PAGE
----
He will use his spending review next week to announce that the basic state pension will rise to £119.30 a week from next April as the Government meets its pledge to help to deliver security for on older people as savings are made in other budgets.
He is expected to announce that the basic state pension will see its biggest rise in real terms since 2001. As a share of average earnings, from next April it will not have been higher since 1991.
Mr Osborne is expected to announce that the basic state pension will increase by £174.20 a year. The Chancellor will confirm that it will increase by 2.9 per cent from April 2016 at a time when prices are falling – taking the full state pension to £119.30 a week.
The Government claims that from April 2016 the full basic state pension will be worth around £1,125 a year more in cash terms than in 2010, a figure that will rise to at least £1,770 by the end of the parliament.
Alongside the rise in the basic state Pension, the Chancellor is likely to confirm that the starting rate for the revolutionary single-tier pension. This is claimed by the Government to be the most fundamental reshaping of the system since its inception –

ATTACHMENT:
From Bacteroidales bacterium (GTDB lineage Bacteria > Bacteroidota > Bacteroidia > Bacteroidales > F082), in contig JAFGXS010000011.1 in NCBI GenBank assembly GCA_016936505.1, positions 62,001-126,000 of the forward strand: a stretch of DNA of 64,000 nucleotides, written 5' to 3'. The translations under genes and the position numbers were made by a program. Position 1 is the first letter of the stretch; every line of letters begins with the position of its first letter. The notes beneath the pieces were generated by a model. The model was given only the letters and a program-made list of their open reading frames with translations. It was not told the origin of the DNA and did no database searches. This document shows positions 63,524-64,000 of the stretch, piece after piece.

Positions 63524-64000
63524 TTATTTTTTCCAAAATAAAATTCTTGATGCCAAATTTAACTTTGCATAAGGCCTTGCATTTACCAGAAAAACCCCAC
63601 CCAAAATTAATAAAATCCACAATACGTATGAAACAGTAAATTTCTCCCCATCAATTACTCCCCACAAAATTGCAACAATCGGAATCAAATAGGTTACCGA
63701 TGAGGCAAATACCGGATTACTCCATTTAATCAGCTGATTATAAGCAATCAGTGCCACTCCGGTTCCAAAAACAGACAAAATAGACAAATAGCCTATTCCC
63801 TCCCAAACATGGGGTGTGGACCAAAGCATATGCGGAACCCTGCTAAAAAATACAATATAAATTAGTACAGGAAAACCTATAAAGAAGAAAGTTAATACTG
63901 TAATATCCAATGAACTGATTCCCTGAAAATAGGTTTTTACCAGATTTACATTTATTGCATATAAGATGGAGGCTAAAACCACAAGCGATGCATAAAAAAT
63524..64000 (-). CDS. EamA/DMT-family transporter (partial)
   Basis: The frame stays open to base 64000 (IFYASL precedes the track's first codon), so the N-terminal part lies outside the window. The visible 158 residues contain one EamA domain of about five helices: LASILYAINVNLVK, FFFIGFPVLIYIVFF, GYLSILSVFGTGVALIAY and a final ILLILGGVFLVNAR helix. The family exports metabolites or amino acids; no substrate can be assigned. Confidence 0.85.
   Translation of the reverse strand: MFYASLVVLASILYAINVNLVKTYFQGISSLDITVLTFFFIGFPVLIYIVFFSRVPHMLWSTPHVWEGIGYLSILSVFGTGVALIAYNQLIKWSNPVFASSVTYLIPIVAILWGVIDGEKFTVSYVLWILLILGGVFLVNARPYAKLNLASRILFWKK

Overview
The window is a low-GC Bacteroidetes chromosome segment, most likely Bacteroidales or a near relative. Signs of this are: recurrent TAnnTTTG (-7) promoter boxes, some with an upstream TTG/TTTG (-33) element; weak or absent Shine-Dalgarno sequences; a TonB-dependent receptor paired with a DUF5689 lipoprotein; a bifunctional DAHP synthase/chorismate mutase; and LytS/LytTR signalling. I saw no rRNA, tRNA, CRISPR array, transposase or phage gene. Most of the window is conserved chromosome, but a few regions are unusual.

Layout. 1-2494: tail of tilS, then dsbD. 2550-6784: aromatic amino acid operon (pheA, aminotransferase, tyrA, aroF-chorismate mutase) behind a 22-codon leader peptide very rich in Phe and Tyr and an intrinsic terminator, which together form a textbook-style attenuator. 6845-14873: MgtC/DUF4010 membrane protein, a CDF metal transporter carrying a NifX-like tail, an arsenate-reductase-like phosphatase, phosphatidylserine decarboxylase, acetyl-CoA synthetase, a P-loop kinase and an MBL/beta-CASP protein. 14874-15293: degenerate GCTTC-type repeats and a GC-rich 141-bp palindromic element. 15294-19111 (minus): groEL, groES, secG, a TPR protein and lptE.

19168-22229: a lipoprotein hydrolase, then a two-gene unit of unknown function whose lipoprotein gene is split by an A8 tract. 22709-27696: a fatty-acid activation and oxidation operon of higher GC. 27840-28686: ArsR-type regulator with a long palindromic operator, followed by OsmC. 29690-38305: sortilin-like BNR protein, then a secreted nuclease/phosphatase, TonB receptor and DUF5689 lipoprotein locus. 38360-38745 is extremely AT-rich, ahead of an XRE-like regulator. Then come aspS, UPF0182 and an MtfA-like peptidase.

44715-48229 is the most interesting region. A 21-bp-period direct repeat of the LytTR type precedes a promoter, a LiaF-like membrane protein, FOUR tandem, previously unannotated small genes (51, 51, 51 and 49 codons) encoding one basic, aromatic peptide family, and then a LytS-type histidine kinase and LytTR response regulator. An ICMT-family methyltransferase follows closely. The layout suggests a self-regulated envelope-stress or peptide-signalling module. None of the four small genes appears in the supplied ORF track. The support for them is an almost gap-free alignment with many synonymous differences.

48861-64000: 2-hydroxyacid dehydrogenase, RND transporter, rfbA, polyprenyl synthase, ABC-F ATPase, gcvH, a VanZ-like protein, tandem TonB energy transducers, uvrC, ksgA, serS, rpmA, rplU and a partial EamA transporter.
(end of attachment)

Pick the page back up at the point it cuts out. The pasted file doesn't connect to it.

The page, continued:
will be worth around £155.
Introducing the new single-tier payment will simplify the state pension system. From April 2016, those reaching pension age will receive the new single-tier state pension, providing a firm foundation for retirement, with the large majority of people building up sufficient National Insurance contributions to become entitled.
It will be a particular boost for women – with 650,000 women getting an average of £400 more a year from 2016 in the first ten years under the reformed system.
Pensions minister Dr Ros Altmann said: “Over the last quarter of a century, pensioners have fallen below the rest of society as average earnings have done so much better than the increases in the state pension. Since 2010, we have really begun to correct that.
“We are now back to the highest level for a quarter of a century – and quite right too.
“Pensioners deserve to be treated much better than they have been in the past and to have security in retirement.”